The current refugee crisis is the worst the world has seen since the World War II. ActionAid centers provide safety and resources to mothers and babies.

Photo: Anna Pantelia/ActionAid

Photo: Anna Pantelia/ActionAid

Mothers and babies have very specific needs, and this is never more obvious than during a humanitarian disaster, when it’s incredibly difficult for women to feed and look after their vulnerable infants. That’s why one of the first services ActionAid provides in disaster situations are mother and baby centers.

The current refugee crisis is the worst the world has seen since the Second World War. Globally, there are more than 21 million refugees, many of whom are fleeing conflict in countries like Afghanistan, Iraq, Libya and Syria. Thousands of people pass through the Lesvos refugee camp in Greece on their long and arduous journeys to Europe.

At the ActionAid centers, women are given hygiene kits including wipes, soap and diapers so they can clean their babies – often for the first time after a long journey. The centers are safe spaces where mothers can breastfeed in private and also talk and grieve with women who share their experiences.

“When the mothers arrive here, they are physically exhausted. How can these women feed their children if they aren’t strong enough to feed themselves? But the mothers leave the center stronger and calmer, and when you help the mothers, the entire family benefits.”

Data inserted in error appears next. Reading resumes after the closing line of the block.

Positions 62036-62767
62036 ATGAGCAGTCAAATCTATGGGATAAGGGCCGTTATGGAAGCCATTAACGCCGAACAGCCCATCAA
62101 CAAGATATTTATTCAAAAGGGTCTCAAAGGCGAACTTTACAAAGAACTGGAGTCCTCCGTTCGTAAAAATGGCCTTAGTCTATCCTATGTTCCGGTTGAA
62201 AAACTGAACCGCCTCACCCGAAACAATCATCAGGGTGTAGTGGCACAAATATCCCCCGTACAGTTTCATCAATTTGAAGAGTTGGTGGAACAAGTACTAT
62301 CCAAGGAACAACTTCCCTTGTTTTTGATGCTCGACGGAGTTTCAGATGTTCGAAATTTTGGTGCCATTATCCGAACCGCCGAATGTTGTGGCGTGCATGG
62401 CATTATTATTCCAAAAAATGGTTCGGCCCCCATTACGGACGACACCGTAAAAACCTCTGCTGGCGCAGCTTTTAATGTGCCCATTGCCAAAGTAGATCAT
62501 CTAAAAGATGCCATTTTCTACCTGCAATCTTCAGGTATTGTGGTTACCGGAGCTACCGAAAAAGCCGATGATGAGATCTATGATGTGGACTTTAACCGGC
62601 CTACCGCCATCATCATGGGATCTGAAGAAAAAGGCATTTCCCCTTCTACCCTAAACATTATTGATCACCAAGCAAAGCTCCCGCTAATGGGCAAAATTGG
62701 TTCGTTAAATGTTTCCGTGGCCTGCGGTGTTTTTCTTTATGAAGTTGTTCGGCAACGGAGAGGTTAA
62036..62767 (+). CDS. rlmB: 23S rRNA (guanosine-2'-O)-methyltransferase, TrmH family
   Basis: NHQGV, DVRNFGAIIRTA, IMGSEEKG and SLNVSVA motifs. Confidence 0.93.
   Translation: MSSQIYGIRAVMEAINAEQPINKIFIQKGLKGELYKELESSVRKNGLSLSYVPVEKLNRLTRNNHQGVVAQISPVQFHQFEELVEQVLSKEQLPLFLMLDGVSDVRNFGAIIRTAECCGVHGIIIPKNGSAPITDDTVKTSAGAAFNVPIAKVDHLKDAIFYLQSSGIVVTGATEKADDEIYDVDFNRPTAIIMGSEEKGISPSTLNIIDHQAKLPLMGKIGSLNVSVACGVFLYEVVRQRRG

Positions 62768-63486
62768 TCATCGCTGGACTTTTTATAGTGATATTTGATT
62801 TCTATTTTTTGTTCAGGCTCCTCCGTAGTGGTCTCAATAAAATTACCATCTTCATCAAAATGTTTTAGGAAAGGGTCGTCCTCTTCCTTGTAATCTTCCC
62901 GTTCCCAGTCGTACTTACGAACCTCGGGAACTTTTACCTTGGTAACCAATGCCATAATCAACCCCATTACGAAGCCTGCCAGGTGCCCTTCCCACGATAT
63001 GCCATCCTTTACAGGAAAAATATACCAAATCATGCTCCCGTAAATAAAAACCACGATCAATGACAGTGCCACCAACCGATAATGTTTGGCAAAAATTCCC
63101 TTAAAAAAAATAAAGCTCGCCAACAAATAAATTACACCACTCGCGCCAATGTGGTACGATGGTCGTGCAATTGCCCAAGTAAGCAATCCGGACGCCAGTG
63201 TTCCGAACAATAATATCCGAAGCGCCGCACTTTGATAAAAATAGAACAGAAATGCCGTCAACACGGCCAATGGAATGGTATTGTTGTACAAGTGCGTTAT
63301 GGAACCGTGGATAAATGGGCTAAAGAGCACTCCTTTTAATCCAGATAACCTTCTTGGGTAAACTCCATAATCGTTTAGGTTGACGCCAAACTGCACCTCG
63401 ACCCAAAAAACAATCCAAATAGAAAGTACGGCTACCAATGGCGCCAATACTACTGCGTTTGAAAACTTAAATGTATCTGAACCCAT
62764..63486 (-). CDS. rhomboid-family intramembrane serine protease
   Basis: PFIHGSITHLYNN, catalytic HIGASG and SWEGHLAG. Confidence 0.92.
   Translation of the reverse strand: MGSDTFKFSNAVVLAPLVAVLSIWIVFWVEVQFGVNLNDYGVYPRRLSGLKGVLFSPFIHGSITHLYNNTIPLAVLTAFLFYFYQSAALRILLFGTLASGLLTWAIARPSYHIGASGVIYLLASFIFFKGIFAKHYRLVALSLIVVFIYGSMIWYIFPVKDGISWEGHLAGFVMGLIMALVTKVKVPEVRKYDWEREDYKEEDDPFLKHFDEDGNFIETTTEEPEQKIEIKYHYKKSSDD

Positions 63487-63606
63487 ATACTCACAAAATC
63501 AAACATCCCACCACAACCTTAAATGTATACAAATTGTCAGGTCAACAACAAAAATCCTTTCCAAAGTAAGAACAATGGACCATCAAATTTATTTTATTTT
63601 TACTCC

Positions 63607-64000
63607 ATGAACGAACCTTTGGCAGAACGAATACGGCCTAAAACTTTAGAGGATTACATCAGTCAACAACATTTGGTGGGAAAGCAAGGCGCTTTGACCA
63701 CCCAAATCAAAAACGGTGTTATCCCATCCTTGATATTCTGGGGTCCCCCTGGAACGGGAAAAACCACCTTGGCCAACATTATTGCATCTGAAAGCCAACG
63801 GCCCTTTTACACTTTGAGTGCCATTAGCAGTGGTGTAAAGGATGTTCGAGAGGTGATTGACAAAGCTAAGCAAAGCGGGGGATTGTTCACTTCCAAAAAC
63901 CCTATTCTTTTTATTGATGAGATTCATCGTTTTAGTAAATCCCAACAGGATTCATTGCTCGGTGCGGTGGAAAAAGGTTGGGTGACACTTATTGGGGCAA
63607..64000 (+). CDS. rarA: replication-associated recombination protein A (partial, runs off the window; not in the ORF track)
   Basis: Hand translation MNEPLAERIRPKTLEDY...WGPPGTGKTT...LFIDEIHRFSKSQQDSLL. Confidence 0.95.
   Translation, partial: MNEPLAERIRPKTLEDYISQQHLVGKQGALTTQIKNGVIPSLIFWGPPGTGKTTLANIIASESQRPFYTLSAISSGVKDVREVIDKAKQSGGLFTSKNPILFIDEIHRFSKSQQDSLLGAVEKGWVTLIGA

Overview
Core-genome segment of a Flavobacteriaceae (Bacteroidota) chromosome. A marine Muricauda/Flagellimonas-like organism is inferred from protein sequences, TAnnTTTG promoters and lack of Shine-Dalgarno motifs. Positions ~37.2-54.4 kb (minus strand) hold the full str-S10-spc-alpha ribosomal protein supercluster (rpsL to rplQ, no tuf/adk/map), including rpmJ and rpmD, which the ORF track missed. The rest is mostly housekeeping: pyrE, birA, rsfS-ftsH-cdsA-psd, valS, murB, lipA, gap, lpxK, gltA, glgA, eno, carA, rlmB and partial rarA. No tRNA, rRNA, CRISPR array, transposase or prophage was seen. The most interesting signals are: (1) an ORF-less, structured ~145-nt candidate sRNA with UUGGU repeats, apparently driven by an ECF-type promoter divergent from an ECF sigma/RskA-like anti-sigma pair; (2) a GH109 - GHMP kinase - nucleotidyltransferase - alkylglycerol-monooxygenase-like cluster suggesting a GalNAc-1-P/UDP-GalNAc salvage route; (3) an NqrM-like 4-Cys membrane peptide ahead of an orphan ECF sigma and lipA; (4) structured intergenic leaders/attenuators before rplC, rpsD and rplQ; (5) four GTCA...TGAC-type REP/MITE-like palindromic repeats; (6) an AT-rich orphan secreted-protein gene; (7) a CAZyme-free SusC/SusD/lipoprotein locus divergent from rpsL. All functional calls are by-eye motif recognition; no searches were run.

Anna, an ActionAid staffer at the Moria Refugee Camp in Lesvos, Greece

Narges is mom to two children – Reihaneh and baby Mohammed Sajat. She was born in Iran to Afghan parents.

“Our life in Iran was tough. Being Afghans living in Iran, we didn’t have any rights. We could not go to school and it was the same for my kids. My children were forbidden to go to school.

“The hardest part was at the border between Iran and Turkey. We had to walk all night.

“When we finally reached Istanbul, the human traffickers smuggling us locked us up in a dungeon with 150 people, until we gave them more money.

“I was terrified and very upset. We had given them all our money for this journey and now we were scared for our lives and the lives of our children. When the time came to get onto the boat, we saw more than 50 people crammed in a nine-meter boat. They forced us into the boat by pointing their guns at us.

“I couldn’t believe it when we reached the shore alive. At that moment all that mattered was my kids were alive and I had them with me.”

In the Lesvos centers, ActionAid’s cultural mediators, who speak Arabic and Farsi, as well as English and Greek, provide much-needed emotional support to mothers like Narges experiencing trauma. Among few people on the island who can speak the same language as the refugees, they bring hope and reassurance to women who feel isolated and scared.

Narges comes to one of ActionAid’s mother and baby centers every day, while she waits to continue her journey.

She says, “I feel calm when I’m here. It’s really friendly and warm. Sometimes I think of my home in Iran. I miss my mum and dad. I don’t know how and when I will see them again.” 

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